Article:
Twenty-five years ago, my wife and I bought a house with a tranquil turtle pond. Over time, we added to that pond. We collected a vast variety of turtles of different sizes, types, and species. We loved sitting at the water’s edge sipping our wine, watching the turtles swim carefree. Little did we know, nor did the turtles know, of the dangers that were lurking around. The tranquility was shattered late at night when invaders, namely raccoons, would enter the yard and wreak havoc. We would wake in the morning to find one or two turtles had been caught and chewed by these varmints and they would disappear by morning. Most of the turtles survived the attack and would still be alive, but many were injured.
Taking them to the vet, we found there was nothing we could do to save these poor suffering friends. The vet suggested, the humane thing to do, would be to place the little guys in our freezer, where they would slowly fall asleep pain-free and eventually expire.
So why would I tell this sad little story in a business column? Well, business and our experience with the turtles have similarities. There are attacks on businesses every day which we recognize and fight against. It’s that stealth, rouge raccoon who strolls into our market with an attack one might not see coming that slowly erodes one’s business.It’s the outside attacks one can fight off. The ones not seen coming until it’s too late are ones to worry about; that slow freeze that puts you to sleep until it’s too late and you’re gone.
It’s that slow freeze that’s eroding the accounts receivables financing industry. It first started with the Fortune 500 when Citibank, Wells Fargo, Chase, US Bank, and other national and regional banks created programs that allowed major industrial corporations the ability to offer early pay to their vendors. Slowly invoices from the world’s largest companies just weren’t around anymore. One by one vendor’s chose to take a small discount to get paid early rather than offering them to a bank or commercial finance company for liquidity. Raising capital from an asset-based loan could be labor intensive and intrusive. Small banks and commercial finance companies have slowly seen the quality of accounts receivables offered up by customers drop. It’s been a “slow freeze” and it has so far been painless. However, adoption starts out slow, then picks up steam.
Now with a full head of steam, the march to full AP automation and vendor early pay is ready to transform another industry and mow down anyone and anything in its way. Now with 20 years of experience in AP automation, companies and major banks are starting to make their move into the mid-market. This move is helped by Accounts Payable automation companies that have brought all payables online and labor free. AP automation software and portals, AI (artificial intelligence), and national banks armed with low cost of funds and billions in capital, are a triple threat to the status quo. Recently, the Fortune1000, has started to team with new upstarts like Taulia, Avid Exchange, and PrimeRevenue to bring “early pay” to the mid-market taking even more AR available to finance off the market.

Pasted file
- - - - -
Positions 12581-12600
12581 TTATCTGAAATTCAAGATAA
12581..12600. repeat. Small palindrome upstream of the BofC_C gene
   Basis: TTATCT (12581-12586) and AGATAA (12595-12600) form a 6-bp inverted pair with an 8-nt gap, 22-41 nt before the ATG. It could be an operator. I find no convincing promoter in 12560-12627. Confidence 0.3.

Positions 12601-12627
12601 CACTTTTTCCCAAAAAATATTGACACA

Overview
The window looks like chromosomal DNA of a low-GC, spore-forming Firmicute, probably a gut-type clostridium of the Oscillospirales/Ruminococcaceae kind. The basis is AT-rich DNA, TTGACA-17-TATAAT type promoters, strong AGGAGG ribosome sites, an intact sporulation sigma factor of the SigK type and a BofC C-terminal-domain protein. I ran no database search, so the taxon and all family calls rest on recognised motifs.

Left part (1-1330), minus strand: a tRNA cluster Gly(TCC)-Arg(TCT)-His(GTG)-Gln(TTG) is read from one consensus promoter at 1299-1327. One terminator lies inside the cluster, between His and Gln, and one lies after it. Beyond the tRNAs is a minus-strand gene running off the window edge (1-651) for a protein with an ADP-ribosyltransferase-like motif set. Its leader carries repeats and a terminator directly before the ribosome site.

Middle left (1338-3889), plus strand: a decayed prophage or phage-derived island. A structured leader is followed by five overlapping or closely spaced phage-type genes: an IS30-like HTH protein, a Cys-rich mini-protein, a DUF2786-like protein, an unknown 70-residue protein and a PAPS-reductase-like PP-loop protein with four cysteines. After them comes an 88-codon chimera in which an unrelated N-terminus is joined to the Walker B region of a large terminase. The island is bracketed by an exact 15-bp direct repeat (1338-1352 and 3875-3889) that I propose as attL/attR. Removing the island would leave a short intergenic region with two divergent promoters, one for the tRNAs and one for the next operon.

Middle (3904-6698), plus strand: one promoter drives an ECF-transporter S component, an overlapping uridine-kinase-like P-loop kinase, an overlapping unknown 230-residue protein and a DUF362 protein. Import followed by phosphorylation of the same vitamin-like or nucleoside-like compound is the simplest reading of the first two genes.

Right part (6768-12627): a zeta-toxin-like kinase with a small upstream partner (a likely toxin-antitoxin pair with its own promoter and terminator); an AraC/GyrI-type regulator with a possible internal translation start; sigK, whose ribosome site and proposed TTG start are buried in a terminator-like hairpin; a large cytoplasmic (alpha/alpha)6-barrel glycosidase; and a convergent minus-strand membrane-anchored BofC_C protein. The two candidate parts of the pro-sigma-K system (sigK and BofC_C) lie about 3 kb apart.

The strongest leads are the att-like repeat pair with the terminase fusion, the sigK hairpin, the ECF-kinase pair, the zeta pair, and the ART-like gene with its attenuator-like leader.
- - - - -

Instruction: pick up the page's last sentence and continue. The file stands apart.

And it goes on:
Now if you are in business, at some point you will have to decide if you are going to try and outlast the cold, or find a better, more hospitable climate. That is the innovator’s dilemma. Do I move from what’s warm and comfortable, or do I upturn the organization to survive the coming future? History is full of the non-believers who didn’t recognize the threat and those that survived have changed their business model to fight another day.
For example, AT&T, once a simple local and long-distance phone company, is now an integrated cellular, entertainment and content company.Billy Durant, the owner of a successful horse-drawn carriage business, realized after seeing his first car, that in order to survive he needed to cannibalize his carriage sales to build cars. Thus, he created General Motors.
Change is exactly what AeroFund Financial did in the fall of 2016 when it established AeroPay Express. AeroFund, located in Silicon Valley, had a front row seat to watch the innovations, change, and disruption happening in every industry. AeroFund watched as an army of young entrepreneurs, armed with hundreds of millions in VC funding were disrupting the accounts receivable industry through AP automation, infused with early pay options for buyers and sellers. Not wanting to be frozen out of a market, it helped create. AeroFund launched AeroPay Express offering its own “early pay” to buyers with revenues ranging from $25 million to one billion dollars. In its three short years, AeroFund/AeroPay Express has emerged as a market leader in the “early pay” industry.